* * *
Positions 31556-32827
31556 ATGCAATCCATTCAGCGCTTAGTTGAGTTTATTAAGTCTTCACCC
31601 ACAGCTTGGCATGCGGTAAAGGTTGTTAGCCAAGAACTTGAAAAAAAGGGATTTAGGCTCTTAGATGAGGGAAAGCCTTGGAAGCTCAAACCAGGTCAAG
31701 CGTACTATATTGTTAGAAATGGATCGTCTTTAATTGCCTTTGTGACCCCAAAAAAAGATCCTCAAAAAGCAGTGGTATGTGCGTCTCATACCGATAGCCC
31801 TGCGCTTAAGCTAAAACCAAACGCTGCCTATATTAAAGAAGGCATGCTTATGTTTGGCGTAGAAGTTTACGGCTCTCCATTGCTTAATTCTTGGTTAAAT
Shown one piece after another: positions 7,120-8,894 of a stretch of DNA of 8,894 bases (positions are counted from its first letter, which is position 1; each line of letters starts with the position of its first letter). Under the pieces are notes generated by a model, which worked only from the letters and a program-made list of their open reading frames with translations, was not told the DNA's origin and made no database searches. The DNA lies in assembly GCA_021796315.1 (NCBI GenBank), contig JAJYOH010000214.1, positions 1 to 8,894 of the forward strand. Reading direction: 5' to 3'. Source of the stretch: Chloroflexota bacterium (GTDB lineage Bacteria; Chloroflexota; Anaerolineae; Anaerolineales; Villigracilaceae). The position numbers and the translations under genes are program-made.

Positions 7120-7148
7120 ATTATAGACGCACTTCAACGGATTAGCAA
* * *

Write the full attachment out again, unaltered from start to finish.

Positions 31556-32827
31556 ATGCAATCCATTCAGCGCTTAGTTGAGTTTATTAAGTCTTCACCC
31601 ACAGCTTGGCATGCGGTAAAGGTTGTTAGCCAAGAACTTGAAAAAAAGGGATTTAGGCTCTTAGATGAGGGAAAGCCTTGGAAGCTCAAACCAGGTCAAG
31701 CGTACTATATTGTTAGAAATGGATCGTCTTTAATTGCCTTTGTGACCCCAAAAAAAGATCCTCAAAAAGCAGTGGTATGTGCGTCTCATACCGATAGCCC
31801 TGCGCTTAAGCTAAAACCAAACGCTGCCTATATTAAAGAAGGCATGCTTATGTTTGGCGTAGAAGTTTACGGCTCTCCATTGCTTAATTCTTGGTTAAAT
Shown one piece after another: positions 7,120-8,894 of a stretch of DNA of 8,894 bases (positions are counted from its first letter, which is position 1; each line of letters starts with the position of its first letter). Under the pieces are notes generated by a model, which worked only from the letters and a program-made list of their open reading frames with translations, was not told the DNA's origin and made no database searches. The DNA lies in assembly GCA_021796315.1 (NCBI GenBank), contig JAJYOH010000214.1, positions 1 to 8,894 of the forward strand. Reading direction: 5' to 3'. Source of the stretch: Chloroflexota bacterium (GTDB lineage Bacteria; Chloroflexota; Anaerolineae; Anaerolineales; Villigracilaceae). The position numbers and the translations under genes are program-made.

Positions 7120-7148
7120 ATTATAGACGCACTTCAACGGATTAGCAA